Eric Holder, Contempt, and the NRA
In the cacophony surrounding Thursday’s healthcare decision, the day’s other political event went largely unnoticed. The Republican House of Representatives voted Eric Holder in contempt of congress over the investigation of the Fast and Furious debacle.
There’s one detail I want to make sure you didn’t miss. Specifically:
[T]he NRA notified members of Congress that Thursday’s vote on the House floor will be used in candidate evaluations going into the November elections.
So why is the NRA flexing its muscles on this? The contempt vote has no direct bearing on gun policy. And nobody is defending the gun running operation.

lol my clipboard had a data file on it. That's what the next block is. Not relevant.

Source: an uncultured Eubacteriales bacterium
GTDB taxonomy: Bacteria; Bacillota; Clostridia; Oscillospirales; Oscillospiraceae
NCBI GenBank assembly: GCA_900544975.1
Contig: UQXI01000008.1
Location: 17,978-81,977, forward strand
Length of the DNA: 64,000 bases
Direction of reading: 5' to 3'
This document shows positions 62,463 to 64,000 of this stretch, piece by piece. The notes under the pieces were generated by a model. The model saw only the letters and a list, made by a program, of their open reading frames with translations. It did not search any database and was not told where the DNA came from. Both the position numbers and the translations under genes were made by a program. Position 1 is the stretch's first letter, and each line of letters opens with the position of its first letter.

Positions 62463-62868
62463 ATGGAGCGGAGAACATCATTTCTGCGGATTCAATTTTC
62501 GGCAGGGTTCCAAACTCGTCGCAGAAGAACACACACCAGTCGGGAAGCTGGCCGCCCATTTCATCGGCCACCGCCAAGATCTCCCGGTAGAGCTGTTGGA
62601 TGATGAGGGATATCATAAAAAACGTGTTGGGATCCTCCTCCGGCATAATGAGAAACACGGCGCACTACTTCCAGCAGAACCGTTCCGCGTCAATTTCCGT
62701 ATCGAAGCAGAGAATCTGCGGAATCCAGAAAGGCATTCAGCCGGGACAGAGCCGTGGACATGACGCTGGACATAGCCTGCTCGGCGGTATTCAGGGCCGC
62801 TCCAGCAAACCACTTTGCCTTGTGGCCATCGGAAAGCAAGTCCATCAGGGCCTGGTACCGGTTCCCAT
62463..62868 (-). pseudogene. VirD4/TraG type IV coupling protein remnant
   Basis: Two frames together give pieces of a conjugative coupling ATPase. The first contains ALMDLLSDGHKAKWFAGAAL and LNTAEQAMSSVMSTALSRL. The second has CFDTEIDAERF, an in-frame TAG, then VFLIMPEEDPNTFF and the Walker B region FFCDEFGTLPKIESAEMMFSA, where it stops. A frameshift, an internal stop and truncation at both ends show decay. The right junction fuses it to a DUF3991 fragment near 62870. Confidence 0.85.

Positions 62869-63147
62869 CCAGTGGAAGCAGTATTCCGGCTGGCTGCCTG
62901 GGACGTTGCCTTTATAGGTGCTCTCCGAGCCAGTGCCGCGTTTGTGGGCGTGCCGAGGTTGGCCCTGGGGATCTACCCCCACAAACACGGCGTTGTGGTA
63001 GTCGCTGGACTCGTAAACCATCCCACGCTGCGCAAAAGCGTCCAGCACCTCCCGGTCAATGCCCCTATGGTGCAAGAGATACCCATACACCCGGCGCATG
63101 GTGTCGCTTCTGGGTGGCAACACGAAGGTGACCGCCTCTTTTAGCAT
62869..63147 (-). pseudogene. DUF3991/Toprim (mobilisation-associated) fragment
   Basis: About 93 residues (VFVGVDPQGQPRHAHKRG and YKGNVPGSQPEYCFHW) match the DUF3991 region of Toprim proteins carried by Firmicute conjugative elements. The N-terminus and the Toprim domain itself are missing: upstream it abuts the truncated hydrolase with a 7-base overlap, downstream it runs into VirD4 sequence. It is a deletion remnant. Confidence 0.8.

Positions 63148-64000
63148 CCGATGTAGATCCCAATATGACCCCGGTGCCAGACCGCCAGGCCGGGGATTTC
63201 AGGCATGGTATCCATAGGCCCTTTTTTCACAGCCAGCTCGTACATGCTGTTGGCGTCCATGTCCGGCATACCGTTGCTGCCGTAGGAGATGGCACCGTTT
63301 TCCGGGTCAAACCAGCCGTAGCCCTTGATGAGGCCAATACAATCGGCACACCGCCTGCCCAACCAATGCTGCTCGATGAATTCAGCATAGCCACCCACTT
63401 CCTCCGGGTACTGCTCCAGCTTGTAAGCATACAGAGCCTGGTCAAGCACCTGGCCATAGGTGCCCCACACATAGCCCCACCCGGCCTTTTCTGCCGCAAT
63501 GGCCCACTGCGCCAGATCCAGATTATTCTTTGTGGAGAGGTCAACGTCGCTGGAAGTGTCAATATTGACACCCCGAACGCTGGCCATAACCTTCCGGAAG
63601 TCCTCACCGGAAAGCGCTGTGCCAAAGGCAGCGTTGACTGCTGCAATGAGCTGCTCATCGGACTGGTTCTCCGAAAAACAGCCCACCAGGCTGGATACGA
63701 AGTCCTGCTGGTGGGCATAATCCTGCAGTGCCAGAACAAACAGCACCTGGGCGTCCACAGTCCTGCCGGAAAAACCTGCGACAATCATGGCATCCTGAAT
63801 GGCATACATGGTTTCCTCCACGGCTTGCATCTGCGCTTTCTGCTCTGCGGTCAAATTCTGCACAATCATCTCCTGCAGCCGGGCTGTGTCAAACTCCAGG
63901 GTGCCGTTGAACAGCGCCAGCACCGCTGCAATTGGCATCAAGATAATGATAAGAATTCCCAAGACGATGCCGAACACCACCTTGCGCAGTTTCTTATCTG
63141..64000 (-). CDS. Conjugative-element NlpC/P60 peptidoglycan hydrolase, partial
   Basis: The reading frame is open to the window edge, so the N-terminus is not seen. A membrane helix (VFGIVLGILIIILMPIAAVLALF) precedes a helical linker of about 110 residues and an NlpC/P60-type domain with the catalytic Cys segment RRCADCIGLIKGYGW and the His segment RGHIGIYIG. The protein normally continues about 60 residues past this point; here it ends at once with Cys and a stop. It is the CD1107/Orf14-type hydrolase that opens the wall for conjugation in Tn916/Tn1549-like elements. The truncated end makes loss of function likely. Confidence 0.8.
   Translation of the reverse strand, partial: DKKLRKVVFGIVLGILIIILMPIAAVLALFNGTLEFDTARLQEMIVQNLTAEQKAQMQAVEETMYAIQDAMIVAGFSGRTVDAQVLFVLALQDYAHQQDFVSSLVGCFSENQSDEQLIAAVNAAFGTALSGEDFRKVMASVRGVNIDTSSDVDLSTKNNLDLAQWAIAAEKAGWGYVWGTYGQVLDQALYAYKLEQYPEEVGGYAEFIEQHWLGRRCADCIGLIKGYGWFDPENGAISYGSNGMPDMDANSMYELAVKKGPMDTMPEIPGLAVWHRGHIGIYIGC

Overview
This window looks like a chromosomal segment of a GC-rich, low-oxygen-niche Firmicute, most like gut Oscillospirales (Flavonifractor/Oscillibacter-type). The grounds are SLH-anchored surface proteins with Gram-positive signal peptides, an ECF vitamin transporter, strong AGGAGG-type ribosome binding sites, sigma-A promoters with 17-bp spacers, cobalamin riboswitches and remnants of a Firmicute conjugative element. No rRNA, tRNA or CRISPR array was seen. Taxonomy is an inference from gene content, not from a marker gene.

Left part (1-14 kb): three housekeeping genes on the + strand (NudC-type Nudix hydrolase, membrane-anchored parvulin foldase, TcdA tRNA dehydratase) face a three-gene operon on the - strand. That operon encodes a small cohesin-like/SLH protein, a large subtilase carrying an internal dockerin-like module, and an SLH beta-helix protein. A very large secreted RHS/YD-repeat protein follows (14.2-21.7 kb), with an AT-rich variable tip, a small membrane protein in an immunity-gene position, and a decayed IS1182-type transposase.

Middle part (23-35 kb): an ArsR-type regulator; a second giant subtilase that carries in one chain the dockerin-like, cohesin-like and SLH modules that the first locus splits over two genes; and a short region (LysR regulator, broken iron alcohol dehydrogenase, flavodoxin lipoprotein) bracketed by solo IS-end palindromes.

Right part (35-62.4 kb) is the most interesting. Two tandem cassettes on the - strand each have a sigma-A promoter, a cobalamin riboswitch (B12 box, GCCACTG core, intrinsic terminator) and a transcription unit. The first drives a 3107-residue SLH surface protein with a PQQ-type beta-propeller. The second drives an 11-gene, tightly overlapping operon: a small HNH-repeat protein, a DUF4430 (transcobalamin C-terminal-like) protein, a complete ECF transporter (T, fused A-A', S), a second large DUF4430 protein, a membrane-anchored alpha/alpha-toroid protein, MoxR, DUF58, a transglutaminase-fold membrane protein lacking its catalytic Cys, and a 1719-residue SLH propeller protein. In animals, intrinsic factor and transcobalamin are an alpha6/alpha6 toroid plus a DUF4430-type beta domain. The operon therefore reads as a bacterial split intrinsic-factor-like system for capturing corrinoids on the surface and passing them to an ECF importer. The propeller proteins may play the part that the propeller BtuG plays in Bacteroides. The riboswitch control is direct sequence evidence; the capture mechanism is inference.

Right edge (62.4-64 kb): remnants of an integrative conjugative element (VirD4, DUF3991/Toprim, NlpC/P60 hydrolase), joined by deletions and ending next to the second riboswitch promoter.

Except that the whole goal of the operation was to enforce existing gun laws against people who were trafficking weapons to drug cartels. Fast and Furious tried to investigate and prosecute straw buyers for illegal weapons sales. These sales are hugely profitable to U.S. gun manufacturers. The NRA didn’t like that.
Fast and Furious lost track of something like 1,500 guns. Compare that to a little over 20,000 guns used by Mexican drug gangs that were traced back to the U.S. in 2009 and 2010 alone. Somebody is making a lot of money off those weapons.
Fast and Furious was a disaster—but that’s not what the NRA is upset about. The NRA is upset that the Justice Department is investigating illegal gun sales in the U.S.. The NRA wants to keep that market healthy.